Six Nations 2013: Paris jeers sweet relief for defiant Wales

By Bryn PalmerBBC Sport at the Stade de France
Highlights: France 6-16 Wales

Never has a chorus of boos sounded so sweet to Welsh ears.

The howls of derision ringing round the Stade de France at the conclusion of Saturday's Paris match were laced with anger and contempt for what they had just witnessed.

But if that spelt trouble for Tricolores coach Philippe Saint-Andre, who had the look of a man heading for the guillotine, Welsh counterpart Rob Howley could at last savour a Test win - even a hideously ugly one - at the seventh attempt on his watch.

After the thrills and spills of the opening round of Six Nations matches, and Scotland's rousing second-round win over Italy, this was a throwback to some of the more primitive slug-fests of recent memory.

It is to Wales' credit that they managed to rise above the mediocrity and fashion a decisive moment of attacking quality, Dan Biggar's delicate dab over the defence giving George North an invitation to score that he grabbed with both hands.

On another day the bounce of the ball might have gone into touch. But after all the talk of "small margins, big consequences", with six of their eight straight defeats coming by eight points or fewer, Wales' luck finally turned and Biggar's moment of inspiration yielded a deserved reward.

The overriding feeling was not one of euphoria though after a fourth Welsh victory in their last eight visits to Paris, and a fifth win from their last six away games in the Six Nations.

Rather it was unbridled relief - at ending that miserable run of losses, at remembering how to close out one of these infernal tight games, at not having to "take the positives" from another demoralising loss - pouring out of every aching limb.

For the neutral, there was probably relief simply at a horrible old game ending.

"It was by no means a flawless display," conceded Ryan Jones, who made a successful return to the side and the captaincy, carrying and tackling hard, and cajoling extra energy from those around him.

"But at least we made up for those errors by working so hard, from one to 23. It is testament to the way we have reacted to that pressure by fronting up, being brave and tackling the French head on."

In truth it was a match that neither side looked capable of winning for long periods, with any wit or invention paralysed by handling errors at critical moments, cold hands on a freezing evening, or simply the fear of losing from two sides clearly lacking in confidence.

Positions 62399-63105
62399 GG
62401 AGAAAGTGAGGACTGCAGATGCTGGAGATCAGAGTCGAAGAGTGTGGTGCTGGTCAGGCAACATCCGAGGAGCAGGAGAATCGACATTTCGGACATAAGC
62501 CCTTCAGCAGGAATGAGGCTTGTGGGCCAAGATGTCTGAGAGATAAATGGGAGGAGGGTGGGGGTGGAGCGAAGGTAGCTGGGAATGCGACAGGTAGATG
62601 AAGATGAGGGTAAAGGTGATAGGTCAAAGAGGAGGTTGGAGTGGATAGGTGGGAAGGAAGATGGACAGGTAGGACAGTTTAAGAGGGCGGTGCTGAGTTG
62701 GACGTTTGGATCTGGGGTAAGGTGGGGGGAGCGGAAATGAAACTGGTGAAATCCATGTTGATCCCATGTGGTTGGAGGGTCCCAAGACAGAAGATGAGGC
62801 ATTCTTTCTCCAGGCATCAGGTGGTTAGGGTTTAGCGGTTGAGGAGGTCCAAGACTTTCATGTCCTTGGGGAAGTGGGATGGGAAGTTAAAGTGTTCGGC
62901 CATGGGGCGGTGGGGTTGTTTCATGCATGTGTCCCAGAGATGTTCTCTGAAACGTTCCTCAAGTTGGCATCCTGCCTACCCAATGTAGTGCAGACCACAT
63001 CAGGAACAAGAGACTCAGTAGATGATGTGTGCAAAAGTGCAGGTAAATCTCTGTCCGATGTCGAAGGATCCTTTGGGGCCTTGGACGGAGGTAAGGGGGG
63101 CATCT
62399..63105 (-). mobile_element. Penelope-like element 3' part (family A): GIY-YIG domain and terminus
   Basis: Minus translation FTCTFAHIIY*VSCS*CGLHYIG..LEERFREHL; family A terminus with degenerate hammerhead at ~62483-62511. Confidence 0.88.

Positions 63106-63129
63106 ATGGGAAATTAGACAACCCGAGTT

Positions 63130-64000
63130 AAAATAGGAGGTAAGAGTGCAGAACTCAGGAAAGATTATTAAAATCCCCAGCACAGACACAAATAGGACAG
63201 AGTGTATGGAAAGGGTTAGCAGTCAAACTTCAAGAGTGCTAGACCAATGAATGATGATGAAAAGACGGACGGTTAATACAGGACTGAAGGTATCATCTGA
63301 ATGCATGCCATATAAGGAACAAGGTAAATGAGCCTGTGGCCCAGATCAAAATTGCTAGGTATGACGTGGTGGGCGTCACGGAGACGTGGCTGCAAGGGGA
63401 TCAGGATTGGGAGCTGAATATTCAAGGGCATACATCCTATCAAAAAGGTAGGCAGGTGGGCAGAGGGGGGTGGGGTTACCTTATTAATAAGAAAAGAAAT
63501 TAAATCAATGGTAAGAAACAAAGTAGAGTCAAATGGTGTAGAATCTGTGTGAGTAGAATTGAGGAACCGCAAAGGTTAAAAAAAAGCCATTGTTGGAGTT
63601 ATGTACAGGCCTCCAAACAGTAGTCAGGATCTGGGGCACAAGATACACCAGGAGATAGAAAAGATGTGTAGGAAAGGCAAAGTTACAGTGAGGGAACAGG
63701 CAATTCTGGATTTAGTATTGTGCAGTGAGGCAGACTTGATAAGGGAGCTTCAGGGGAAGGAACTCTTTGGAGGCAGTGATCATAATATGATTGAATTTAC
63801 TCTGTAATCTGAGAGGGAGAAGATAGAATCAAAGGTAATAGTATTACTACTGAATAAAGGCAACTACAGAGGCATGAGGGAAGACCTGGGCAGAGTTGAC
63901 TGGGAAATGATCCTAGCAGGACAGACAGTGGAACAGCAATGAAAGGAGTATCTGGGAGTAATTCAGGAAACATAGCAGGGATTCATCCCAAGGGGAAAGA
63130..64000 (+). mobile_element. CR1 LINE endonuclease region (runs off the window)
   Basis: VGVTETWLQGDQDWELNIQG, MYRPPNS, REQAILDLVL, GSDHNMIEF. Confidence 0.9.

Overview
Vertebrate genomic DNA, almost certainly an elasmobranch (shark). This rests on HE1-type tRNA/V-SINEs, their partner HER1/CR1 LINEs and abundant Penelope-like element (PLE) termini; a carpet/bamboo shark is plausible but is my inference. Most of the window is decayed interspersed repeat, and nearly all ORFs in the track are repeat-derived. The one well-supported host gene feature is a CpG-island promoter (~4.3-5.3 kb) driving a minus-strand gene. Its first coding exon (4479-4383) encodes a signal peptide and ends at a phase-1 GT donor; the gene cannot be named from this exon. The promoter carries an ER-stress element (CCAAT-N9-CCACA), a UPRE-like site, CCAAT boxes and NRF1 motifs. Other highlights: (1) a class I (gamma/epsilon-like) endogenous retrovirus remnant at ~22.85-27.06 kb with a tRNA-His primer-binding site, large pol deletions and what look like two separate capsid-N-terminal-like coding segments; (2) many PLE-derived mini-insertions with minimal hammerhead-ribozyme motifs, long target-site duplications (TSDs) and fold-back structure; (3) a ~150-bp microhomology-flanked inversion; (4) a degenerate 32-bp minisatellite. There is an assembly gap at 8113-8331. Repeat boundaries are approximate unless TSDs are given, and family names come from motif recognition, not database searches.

But with both employing similar 'blitz' defences, and trying to bludgeon their way through obdurate opponents, it was little wonder the spectacle suffered. On this occasion, Wales coped better at the breakdown, applying a pressure that stifled many a French attack at source.

The visitors did concede a series of penalties and free-kicks at the scrum, where referee George Clancy appeared to have little sympathy for the difficulties of staying upright when the turf was slipping from underneath the front rows' feet.

But while those offences cost them territory and six points, the Welsh line-out was reassuringly solid, with Justin Tipuric to the fore, allowing them to maintain a steady supply of possession.

Their failure to profit from it on three occasions in the first half alone, from promising positions inside the French 22, remains a cause for frustration as they prepare for their next assignment in Rome.

But while Wales' attacking game has appeared blunt and lacking in variety for some time, what is often overlooked is that their last two Grand Slams were forged on defence. Here, as it was against Ireland last week, their tackle completion rate was 91%.

"France seem to bring the best out of us, the fact we respect and fear their attack so much," said defence coach Shaun Edwards, noting this was the third game in a row - after their 2011 World Cup semi-final and last year's Grand Slam encounter in Cardiff - that Wales had prevented the French from crossing their try-line.

But the cliches of yesteryear no longer apply. France, who had scored at least two tries in each of their past 14 home games against Wales, are no longer synonymous with flair.

Mathieu Bastareaud and Louis Picamoles both threatened to make damaging inroads, and full-back Yoann Huget was an intermittent threat from deep, but there was no rhythm or finesse to their attacks, and little brain power to complement the brawn.

The pragmatism that served Saint-Andre well in club rugby at Sale and Toulon does not go down well at the Stade de France, where the Tricolores have failed to win their last three Six Nations matches.

Saint-Andre has now overseen seven matches in the Championship and won only two - against Italy and Scotland last season. Not since 1982 have they lost their opening two matches. That year they went on to lose a third in a row, a scenario that now beckons again with England at Twickenham next up in a fortnight. Down and out in Paris and London?

The drooping shoulders and resigned looks on French faces as they trudged back behind their posts following North's try, even with eight minutes to save themselves, did not suggest a collective belief in their ability to come out fighting.

"We know we can't win the title now, but we can still win respect," said Saint-Andre, forlornly.

"We must not be scared [of going to Twickenham]. It is a fantastic challenge. We are at the bottom of the Six Nations but we can't give up. In rugby you can fight with pride and desire and we must do that."

Who'd have thought it? The French reduced to "playing for pride". But then, as Wales demonstrated here, bloody-minded defiance, and the occasional outbreak of class amid the crassness, can sometimes bring startling results.


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